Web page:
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The Academic Implications of Supporting Self-Regulated Learning Development in the Classroom

Context through Modeling and Scaffolding.

Aloysius C. Anyichie * & Deborah L. Butler, University of British Columbia, Vancouver.

Abstract

The main purpose of this research was to investigate the impact of modeling and scaffolding of self-

regulated learning (SRL) strategies on academic success in the Nigerian classroom. Specifically, this study

determined the effect of SRL strategy Instruction on secondary school students problem-solving in

mathematics when compared with the control group that were not given the same instruction. Four intact

classes (2 that were comprised of boys; 2 that were comprised of girls) from four schools participated in

this study. Two classes were chosen as the experimental group (one with boys; one with girls). These

students were instructed in how to use SRL strategies in their regular classroom for eight weeks across

thirteen sessions of forty minutes each. The strategy focused on self-instruction, self- questioning and self-

monitoring aspects of SRL. The study utilized the non-randomized control group pre-test, post-test

experimental design. The effects of modeling and scaffolding on achievement were evaluated using a word

problem Mathematics Achievement Test. Data was analyzed using a two-way Analysis of Co-variance

(ANCOVA). Major findings suggested that there was a significant main effect of modeling and scaffolding

of the self-regulated learning strategies on the students problem-solving in mathematics.

Key words: Self-regulated learning; Modelling; Scaffolding; Academic success

*Aloysius C. Anyichie
Email: aloy.anyichie@alumni.ubc.ca
Citation:
Anyichie, A. C., & Butler, D. L. (2015, June). The academic implications of supporting the development of self-regulated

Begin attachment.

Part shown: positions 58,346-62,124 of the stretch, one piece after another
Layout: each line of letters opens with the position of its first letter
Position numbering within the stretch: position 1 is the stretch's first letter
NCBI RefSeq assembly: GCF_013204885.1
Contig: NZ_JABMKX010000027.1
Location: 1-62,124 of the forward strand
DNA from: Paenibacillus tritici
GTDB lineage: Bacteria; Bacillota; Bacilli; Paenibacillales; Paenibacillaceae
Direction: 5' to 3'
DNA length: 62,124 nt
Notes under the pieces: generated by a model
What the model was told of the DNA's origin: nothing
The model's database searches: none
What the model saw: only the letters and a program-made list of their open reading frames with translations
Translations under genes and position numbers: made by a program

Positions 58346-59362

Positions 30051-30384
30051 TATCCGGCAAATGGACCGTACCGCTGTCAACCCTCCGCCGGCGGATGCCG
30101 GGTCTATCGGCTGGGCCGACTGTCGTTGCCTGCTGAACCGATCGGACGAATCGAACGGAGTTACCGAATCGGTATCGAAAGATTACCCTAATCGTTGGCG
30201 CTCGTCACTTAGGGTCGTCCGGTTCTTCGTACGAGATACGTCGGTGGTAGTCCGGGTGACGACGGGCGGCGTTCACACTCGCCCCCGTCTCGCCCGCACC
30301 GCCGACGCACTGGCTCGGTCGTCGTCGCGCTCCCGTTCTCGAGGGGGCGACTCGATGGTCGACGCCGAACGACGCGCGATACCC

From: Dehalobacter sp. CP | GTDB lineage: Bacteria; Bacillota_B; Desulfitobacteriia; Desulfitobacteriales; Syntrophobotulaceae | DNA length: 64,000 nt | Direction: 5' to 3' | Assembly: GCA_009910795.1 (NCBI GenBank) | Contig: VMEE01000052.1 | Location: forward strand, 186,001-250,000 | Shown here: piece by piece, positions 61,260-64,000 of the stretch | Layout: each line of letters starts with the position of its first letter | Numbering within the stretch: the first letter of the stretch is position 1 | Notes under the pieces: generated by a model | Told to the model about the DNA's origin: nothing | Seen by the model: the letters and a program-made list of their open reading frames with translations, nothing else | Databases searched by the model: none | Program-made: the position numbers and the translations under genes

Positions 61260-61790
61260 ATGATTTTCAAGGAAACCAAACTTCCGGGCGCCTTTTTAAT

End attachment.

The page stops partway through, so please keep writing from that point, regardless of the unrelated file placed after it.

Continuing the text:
learning through modelling and scaffolding. In Canadian Association of Educational Psychologists (CAEP)
Symposium, Understanding and supporting Self-regulated learning. Presented during the annual meeting of
Canadian Society for the Study of Education, Ottawa, ON.

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Introduction
Educators have been concerned about how to improve students engagement in problem-solving

tasks and their academic success (Bell, & Pape, 2014). Research has shown that Self-regulated learning

(SRL) is very important to students academic achievement, problem- solving success, performance and

motivation (Zumbrunn, Tadlock, & Roberts, 2011; Zimmerman, 2008; Schunk & Zimmerman, 2007).

SRL is described as an independent form of learning that involves students awareness of thinking, use

of strategies, and situated motivation (Zimmerman, 1990, Paris & Winograd, 1990, 2001; Winne &

Perry, 2000). Self-regulating learners have been described as strategic learners who define the

requirements of a task, implement strategies, and monitor outcomes based on the strategy used (Butler &

Winne, 1995; Perry, & Rahim, 2011). They are successful academically because they are proactive,

motivated, and strategic.

Most research on SRL has been done in North American and European cultures that are considered

individualistic, rather than in other cultures that are considered collectivist, such as African, and especially

Nigerian cultures. There has been little research to investigate whether strategies for fostering SRL shown

to be effective elsewhere might work to foster the development of SRL in the Nigerian classroom context.

Thus, this study investigated the effect of modeling and scaffolding of SRL strategies on Nigerian students

academic achievement in problem-solving tasks. This study asks the question: what are the effects of this

modeling and scaffolding on students academic achievement in problem-solving tasks?

Theoretical framework/ Perspective


Theoretically, this study is based on Vygotskys (1978) view that internalization and development

of higher psychological processes occur through social interaction, and on Banduras (1986) socio-

cognitive theory that also emphasizes how learning occurs within a social context. Drawing from these

theories, researchers (e.g., Zimmerman, 2008, 2013; Pintrich, 2000; Winne, 2004) have developed cyclical

models of SRL that have continued to represent the relational interaction among cognition, behavior, and

environment (Butler, 2014).

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Research in North American and European contexts suggests that SRL strategies can be modeled

in the classroom context and that learners greatly benefit from such instruction (Zeidner, Boekaerts, &

Pintrich, 2000; Perry, Hutchinson, & Thauberger, 2008). Further, this modeling is most effective when

integrated into a realistic setting (Lin, 2001; Weistein & Meyer, 1994), particularly, when teachers embed